Washington, DC - “The official response of [Iran] to sanctions has been framed as the Economy of Resistance, but essentially, it is a blueprint for economic reform,” said Dr. Bijan Khajehpour, Managing Partner at the Vienna-based Atieh International Consultancy, speaking at the Wilson Center last week on the economic significance of a nuclear deal for the Iranian economy.
Under the administration of President Hassan Rouhani, Iran has implemented a number of reforms intended to reduce its vulnerability to U.S. and multinational sanctions and to prepare for a more business-friendly environment should the sanctions be removed as part of a nuclear deal. According to Khajehpour’s projections, the reforms have had an impact: if the sanctions remain in place, he predicted Iran’s economy would grow at a respectable annual rate of 4-5% over the next few years; while if the sanctions are lifted, Iran’s economy would achieve a 7-8% annual growth rate over the medium term. In both cases, the impact of sanctions on Iran would be diminished considerably.
Khajehpour chalked this up to the fact that sanctions were not alone in causing significant damage to Iran’s economy over the last few years. In fact, Khajehpour noted that some economists estimate that only 20% of Iran’s economic problems can be attributed to the sanctions. Contra popular belief, Iran’s economic downturn, Khajehpour said, was also the result of government mismanagement, corruption, and Ahmadinejad’s brand of populist economic policy - all of which the Rouhani administration has begun to reverse.
The Rouhani government, Khajehpour said, is committed to ending Iran’s economic isolation whether a nuclear deal can be reached or not. If a comprehensive agreement falls through, Iran will seek to expand ties with Russia and other trading partners in Asia, Khajehpour noted, while also hoping to convince a reluctant Europe to slowly resume ties with the Iranian market. However, if a nuclear deal is reached and sanctions on Iran are lifted, then Iran will seek to reintegrate in global and regional economies, especially by resuming trade ties with European partners.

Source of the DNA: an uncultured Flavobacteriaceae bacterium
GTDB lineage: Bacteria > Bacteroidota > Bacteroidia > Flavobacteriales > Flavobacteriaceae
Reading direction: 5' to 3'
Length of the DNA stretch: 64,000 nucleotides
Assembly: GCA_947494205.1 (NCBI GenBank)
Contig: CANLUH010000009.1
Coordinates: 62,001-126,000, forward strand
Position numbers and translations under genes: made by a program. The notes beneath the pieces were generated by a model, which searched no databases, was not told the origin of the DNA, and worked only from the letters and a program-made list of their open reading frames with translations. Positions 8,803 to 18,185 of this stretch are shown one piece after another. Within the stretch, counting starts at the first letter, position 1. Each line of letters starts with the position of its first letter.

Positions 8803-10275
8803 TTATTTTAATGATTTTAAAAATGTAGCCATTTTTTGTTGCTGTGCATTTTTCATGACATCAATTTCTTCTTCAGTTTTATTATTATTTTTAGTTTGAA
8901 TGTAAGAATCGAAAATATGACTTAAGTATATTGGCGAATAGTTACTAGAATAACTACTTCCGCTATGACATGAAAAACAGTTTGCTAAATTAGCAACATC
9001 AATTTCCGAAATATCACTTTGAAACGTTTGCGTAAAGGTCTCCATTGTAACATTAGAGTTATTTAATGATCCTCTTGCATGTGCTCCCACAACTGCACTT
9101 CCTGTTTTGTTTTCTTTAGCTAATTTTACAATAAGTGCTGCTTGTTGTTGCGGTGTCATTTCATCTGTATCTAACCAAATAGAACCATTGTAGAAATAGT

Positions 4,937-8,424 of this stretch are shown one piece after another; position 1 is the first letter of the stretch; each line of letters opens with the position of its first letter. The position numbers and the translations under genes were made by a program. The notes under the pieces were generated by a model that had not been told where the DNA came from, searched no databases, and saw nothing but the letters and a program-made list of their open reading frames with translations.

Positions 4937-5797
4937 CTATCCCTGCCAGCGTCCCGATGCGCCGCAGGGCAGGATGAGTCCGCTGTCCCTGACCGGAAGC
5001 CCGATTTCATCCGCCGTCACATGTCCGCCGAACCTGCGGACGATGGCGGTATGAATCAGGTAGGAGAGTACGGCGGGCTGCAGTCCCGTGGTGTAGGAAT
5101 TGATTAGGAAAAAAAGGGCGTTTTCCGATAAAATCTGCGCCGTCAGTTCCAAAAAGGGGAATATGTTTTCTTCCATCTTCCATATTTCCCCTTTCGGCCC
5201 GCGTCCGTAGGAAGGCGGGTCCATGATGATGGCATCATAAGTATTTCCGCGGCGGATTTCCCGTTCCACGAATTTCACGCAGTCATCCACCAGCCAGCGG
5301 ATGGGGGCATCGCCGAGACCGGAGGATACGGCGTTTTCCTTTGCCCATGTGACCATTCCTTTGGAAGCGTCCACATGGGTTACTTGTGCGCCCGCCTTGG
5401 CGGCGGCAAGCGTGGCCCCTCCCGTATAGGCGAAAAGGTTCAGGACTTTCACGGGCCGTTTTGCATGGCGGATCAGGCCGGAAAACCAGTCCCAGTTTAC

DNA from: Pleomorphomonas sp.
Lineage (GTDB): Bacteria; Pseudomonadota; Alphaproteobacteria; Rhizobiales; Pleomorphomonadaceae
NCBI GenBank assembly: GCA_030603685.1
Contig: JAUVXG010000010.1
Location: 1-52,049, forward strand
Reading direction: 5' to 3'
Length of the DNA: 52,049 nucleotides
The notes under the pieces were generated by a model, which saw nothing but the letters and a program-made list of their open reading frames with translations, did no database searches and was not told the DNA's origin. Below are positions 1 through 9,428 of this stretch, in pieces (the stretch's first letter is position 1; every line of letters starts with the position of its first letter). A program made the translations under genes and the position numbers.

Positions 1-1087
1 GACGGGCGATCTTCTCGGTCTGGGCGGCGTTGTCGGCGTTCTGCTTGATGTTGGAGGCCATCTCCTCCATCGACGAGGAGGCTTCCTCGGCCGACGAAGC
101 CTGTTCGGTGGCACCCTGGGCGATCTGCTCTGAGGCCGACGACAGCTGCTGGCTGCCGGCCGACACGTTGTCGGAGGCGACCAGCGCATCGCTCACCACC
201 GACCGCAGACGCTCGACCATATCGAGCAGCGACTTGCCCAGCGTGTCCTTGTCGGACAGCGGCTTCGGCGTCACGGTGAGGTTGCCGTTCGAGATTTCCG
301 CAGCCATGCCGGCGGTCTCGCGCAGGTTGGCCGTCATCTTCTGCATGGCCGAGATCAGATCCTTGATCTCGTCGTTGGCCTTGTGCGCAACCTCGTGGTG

If there is a deal, the most immediate impact for Iran will be a psychological boost as a major burden will feel as if it has been lifted. Nonetheless, because Iran has been isolated for so long, its economy will likely struggle to adapt to working in a highly competitive globalized environment. Iran’s burgeoning private sector, which has not had to deal with much competition thus far, might prefer to see a more phased approach to the opening up of the economy.
Khajehpour said he advises his foreign clients, “ if you are looking at Iran and you don’t want to transfer technology, don’t bother.” The Iranian firms want to have a mutually beneficial relationship with foreign investors instead of just having their country’s natural resources exploited. The Iranian government seeks to enhance the capabilities of domestic firms instead of just creating a dependency on foreign capital and expertise - in line with the Supreme Leader’s philosophy of an “Economy of Resistance”.
Khajehpour also tackled a question on what Iran would use its restricted funds held in overseas accounts for should they be repatriated back to Iran as part of a deal. One major concern is that, once sanctions are lifted and Iran has access to all of its funds held abroad (which amount to about $120 billion), it will provide fuel to further adventurist policies in the region. However, Khajehpour said, the lifting of sanctions would actually diminish the revenues of such bad actors because they no longer would have a monopoly on what commodities went in and out of Iran.
In the end, Khajehpour doesn’t think either side “will seek to escalate” the situation, in the event that a deal were to fall through. The Iranian side is committed to ending the country’s isolation and, while a comprehensive deal is preferable, they are prepared to move forward in piecemeal fashion if they are unable to reach a satisfactory agreement.
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